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New York, PA Researchers Join International Effort To Study ‘Doomsday’ Glacier

Antarctica Iceberg
This Nov. 10, 2016 aerial photo released by NASA, shows a rift in the Antarctic Peninsula's Larsen C ice shelf. A vast iceberg with twice the volume of Lake Erie has broken off from a key floating ice shelf in Antarctica, scientists said Wednesday July 12, 2017 . The iceberg broke off from the Larsen C ice shelf, scientists at the University of Swansea in Britain said. The iceberg, which is likely to be named A68, is described as weighing 1 trillion tons (1.12 trillion U.S. tons).(John Sonntag/NASA via AP)

STATE IMPACT PENNSYLVANIA - Researchers from Penn State University will be part of a major, international effort to better understand an Antarctic glacier, dubbed the “doomsday glacier” for its potential to contribute significantly to global sea level rise.

The Thwaites Glacier on the West Antarctic Ice Sheet is about the size of Pennsylvania. The threat of it collapsing is so significant that the National Science Foundation and the United Kingdom’s National Environmental Research Council today announced $25 million in funding for eight research efforts.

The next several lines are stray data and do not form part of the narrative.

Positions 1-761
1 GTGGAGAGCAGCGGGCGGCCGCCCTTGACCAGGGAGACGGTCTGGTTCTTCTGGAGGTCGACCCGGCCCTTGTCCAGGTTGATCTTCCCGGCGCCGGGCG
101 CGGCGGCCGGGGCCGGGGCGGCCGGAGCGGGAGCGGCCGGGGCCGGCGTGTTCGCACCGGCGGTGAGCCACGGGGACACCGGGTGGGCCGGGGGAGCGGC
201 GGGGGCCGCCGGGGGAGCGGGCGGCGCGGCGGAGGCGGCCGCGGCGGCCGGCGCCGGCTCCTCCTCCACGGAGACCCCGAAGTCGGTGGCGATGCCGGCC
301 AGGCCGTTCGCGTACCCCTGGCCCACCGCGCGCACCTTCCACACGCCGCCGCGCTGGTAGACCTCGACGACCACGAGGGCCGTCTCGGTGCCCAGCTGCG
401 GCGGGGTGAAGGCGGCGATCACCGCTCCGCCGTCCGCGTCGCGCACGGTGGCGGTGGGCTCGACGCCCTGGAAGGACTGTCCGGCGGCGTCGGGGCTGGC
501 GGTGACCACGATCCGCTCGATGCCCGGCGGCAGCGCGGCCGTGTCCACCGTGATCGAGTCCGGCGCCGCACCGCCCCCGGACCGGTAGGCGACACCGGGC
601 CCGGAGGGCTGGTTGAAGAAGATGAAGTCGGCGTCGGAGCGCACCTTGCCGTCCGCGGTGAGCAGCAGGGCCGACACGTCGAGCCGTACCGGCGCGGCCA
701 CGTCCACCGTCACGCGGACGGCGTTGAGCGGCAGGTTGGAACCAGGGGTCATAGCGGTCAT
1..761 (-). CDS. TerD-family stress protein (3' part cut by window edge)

Sridhar Anandakrishnan is a professor of geosciences at Penn State. He’s part of two projects to better understand how fast it may be melting. Reasonable modeling suggests Thwaites Glacier could lead to three feet of global sea level rise in the next century, Anandakrishnan said, so its threatening nickname may not be far off.

“Three feet all over the world is a massive amount of water. It would inundate and flood many many people in coastal areas, on islands and low-lying areas.”

He is principal investigator for a five-year, $4 million grant to study the bedrock under the glacier. Because the ice is two miles thick, his team will use radar and seismic sensing to study how the glacier interacts with the rock and debris beneath.

Anandakrishnan is also collaborating on another project, led by New York University, to look at how the glacier interacts with the ocean. The process by which glaciers form and flow is very much influenced by things like ocean and air temperatures, he said, which humans are affecting by emitting greenhouse gases.

“Things that we do over here in Pennsylvania have effects thousands and thousands of miles away in Antarctica,” he said.